The Buffalo Bills had an emotionally charged stadium, perfect weather, and momentum following their come from behind win over the Detroit Lions from the week before and still couldn’t overcome their abysmal record when facing the New England Patriots on Sunday.
With the 37-22 loss, the Bills have now lost their last six meetings with their division rivals and single-handedly resurrected Tom Brady’s career – if it was ever in danger to begin with.
What did the Bills in?
1. Offensive Turnovers. Teams that win the turnover battle typically come away with the victory when the clock hits zero and today was no different. The Bills turned the ball over three times in the first half (an interception by Kyle Orton and fumbles by both Orton and CJ Spiller) and failed to force any Patriots’ turnovers. The Patriots turned those turnovers into 13 points.
2. Defensive Impotence vs. the Pass. Brady had his best game of the season throwing for 361 yards on 27 of 37 passing and four touchdowns while averaging nearly 10 yards per attempt. His record is now 23-2 when facing Buffalo. The Bills were without starting safety Aaron Williams and they could have used his services.
Duke Williams started in his place and was called twice for defensive pass interference and later gave up a 43 yard touchdown pass to Brian Tyms (who?) to start the third quarter.
Duke Williams wasn’t the only member of the Bills’ secondary that struggled. Leodis McKelvin also gave up a 56 yard catch and run touchdown to Brandon LaFell to seal the Patriots’ win. In general the Bills’ defense gave up far too many long pass completions – an aspect of the Patriots’ game that had gone missing before the Bills helped them locate it today.
Brady consistently hit tight end Rob Gronkowski (who the Bills did manage to keep out of the end zone), LaFell, and Julian Edelman at will and faced little pressure when throwing.
3. Bills Run Game Non-Existent. The Bills rushing game failed to materialize for the second straight week. The Bills rushed for a mere 68 yards on 23 carries. For a unit that is supposed to be the strength of this team’s offense it has not looked the part. While Buffalo never led, the game didn’t dictate they move away from the rushing game until the fourth quarter – they simply never established it in the first place.
Some of that is on the offensive line and the play of guards Cyril Richardson and Erik Pears, both of whom have been manhandled on a weekly basis and rate out as below average guards. Orton was sacked five times – three by linebacker Rob Ninkovich alone – and Buffalo’s backs are finding little room to run. CJ Spiller – in a contract year amazingly enough – has been especially disappointing and is putting together the worst season of his career.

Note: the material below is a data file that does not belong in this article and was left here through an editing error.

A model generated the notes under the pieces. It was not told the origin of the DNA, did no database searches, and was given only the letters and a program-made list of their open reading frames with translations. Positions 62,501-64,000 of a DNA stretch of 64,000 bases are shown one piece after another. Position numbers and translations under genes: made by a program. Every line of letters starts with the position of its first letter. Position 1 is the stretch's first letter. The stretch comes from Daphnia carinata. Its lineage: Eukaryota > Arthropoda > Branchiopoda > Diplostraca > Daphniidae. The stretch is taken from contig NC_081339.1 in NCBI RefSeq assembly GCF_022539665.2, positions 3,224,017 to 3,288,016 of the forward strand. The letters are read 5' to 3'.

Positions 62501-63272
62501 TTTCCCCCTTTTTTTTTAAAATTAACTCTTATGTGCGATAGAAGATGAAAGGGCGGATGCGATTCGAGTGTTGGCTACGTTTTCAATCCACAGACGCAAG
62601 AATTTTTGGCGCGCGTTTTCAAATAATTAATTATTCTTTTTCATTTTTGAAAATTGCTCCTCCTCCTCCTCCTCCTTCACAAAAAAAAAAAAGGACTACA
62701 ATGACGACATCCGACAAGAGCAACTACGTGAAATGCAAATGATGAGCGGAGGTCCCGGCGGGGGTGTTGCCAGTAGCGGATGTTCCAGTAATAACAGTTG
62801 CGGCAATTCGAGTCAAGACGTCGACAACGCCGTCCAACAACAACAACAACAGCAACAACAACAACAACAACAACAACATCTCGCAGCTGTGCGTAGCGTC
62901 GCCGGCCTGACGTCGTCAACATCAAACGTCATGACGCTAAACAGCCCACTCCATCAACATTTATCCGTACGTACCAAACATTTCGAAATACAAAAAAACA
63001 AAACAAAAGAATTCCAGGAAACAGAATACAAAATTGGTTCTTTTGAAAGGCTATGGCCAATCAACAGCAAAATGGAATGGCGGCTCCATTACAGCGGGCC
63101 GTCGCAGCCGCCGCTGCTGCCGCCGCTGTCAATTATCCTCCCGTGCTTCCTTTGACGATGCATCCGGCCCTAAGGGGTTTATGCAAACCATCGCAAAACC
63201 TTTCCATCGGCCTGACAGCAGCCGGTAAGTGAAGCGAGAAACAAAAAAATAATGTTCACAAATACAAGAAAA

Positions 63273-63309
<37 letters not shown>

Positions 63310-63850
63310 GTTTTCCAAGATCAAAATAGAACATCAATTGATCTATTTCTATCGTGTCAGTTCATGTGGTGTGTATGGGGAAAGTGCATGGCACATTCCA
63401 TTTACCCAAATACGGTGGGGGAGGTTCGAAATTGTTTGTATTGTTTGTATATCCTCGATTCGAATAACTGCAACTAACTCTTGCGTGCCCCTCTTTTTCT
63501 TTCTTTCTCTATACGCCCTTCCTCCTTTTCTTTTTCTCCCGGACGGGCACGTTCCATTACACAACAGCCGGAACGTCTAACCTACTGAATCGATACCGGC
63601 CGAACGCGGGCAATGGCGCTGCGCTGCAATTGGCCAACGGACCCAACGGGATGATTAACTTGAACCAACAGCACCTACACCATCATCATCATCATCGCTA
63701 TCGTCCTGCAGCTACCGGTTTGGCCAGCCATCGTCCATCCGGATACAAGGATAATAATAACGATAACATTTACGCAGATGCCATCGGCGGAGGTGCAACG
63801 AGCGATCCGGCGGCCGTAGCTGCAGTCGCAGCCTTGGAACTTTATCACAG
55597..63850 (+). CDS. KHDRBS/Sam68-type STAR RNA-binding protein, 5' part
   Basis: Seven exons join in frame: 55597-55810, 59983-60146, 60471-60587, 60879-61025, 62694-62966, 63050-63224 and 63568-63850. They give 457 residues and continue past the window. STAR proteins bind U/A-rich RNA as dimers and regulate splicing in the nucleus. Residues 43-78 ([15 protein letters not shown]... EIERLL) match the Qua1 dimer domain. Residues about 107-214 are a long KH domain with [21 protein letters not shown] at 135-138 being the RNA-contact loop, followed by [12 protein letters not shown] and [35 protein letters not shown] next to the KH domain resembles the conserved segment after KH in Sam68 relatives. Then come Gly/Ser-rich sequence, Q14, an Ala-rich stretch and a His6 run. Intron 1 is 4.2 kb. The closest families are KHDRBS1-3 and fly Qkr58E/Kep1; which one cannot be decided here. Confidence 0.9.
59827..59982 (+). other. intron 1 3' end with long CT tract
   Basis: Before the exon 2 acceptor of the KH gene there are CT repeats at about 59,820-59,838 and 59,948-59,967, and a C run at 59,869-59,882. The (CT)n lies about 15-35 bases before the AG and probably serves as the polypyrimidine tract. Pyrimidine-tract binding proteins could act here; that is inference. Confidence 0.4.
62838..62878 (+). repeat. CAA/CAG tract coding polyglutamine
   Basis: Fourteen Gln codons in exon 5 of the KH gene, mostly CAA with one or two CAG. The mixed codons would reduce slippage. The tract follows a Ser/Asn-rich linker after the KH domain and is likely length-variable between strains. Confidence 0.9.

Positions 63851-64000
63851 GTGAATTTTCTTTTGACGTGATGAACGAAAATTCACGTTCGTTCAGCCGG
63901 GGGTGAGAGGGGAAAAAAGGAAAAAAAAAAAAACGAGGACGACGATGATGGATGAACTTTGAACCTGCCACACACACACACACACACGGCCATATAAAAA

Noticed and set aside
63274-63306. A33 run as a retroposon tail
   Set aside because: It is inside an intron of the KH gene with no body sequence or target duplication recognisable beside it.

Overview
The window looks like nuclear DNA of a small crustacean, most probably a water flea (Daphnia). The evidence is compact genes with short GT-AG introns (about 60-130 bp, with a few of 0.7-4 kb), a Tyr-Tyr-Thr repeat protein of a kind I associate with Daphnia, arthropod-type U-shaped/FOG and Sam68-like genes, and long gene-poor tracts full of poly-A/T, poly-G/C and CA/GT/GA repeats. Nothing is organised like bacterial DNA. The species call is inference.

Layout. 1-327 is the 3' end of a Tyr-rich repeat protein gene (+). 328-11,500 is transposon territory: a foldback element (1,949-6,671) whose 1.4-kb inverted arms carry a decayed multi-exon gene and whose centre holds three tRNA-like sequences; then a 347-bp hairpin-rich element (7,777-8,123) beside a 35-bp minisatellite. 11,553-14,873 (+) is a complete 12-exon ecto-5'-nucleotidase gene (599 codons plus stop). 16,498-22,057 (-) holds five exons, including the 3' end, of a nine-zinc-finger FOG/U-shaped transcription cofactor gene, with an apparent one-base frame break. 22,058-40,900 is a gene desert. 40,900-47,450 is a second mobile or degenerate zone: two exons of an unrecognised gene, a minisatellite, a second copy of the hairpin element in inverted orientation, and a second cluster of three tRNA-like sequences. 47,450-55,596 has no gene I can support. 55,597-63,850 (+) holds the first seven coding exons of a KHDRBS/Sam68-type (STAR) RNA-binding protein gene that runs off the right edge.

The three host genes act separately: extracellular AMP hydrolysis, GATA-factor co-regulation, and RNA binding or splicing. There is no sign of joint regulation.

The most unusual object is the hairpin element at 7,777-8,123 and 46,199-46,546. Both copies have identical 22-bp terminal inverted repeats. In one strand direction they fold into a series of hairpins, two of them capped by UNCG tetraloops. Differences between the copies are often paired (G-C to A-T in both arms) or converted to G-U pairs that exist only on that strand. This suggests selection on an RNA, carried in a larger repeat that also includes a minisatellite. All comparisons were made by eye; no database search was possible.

Spiller managed only 19 yards on six carries in this game and is averaging 1.7 yards per carry over the last two weeks.
4. Watkins Goes Missing Again. Rookie receiver Sammy Watkins once again was missing in action. Spending the majority of the game covered by Darrelle Revis this was to be somewhat expected but Watkins failed to record a catch until the second half, finishing with just 27 receiving yards on two receptions.
Even more worrisome was that Orton did not even look his way, targeting him only three times all game.
Instead, just as in years past with previous Bills’ quarterbacks, Orton leaned on tight end Scott Chandler who caught six balls for a career high 105 yards. In fact, five of Chandler’s receptions went for first downs and four of them were third down conversions.
Chandler is the first Bills’ tight end to have over 100 yards receiving since 1992.
But when the team’s most prolific pass catcher is a tight end (one not named Gronkowski or Graham) that said team barely resigned in the off-season then that tends to signal major issues with said team’s offensive play calling and execution.
The only good news for the Bills on the night was the fact that they shut down the Patriots’ run game, forcing them to the air (which didn’t work out so well for Buffalo). For the third straight week Buffalo held their opponents to less than 70 yards on the ground – the first time they had done so since 2000. They dared Brady to beat him (never a smart plan) and he did.
Going forward the Bills need to continue to generate pressure up front because its becoming increasingly clear that the back end of their defense can be a liability. They need to find some way to solidify their offensive line – mixing up the guard and tackle positions wouldn’t be out of the question as only center Eric Wood and left tackle Cordy Glenn should be untouchable – and return to the dynamic and reliable run game they employed last season.
Orton is little more than a game manager, and while better at reading and reacting to in game situations than EJ Manuel, cannot be depended on to lead large comebacks week in and week out.
Thus the run game has to be there and the defense cannot have an off game if this team is going to make a run at the playoffs this season.
If Bills’ fans want some cause for optimism they can focus on the fact that the team does not play a team with a winning record again until the end of November.
That is only good news if the Bills take advantage of it – unlike their performance this week with the AFC East lead on the line.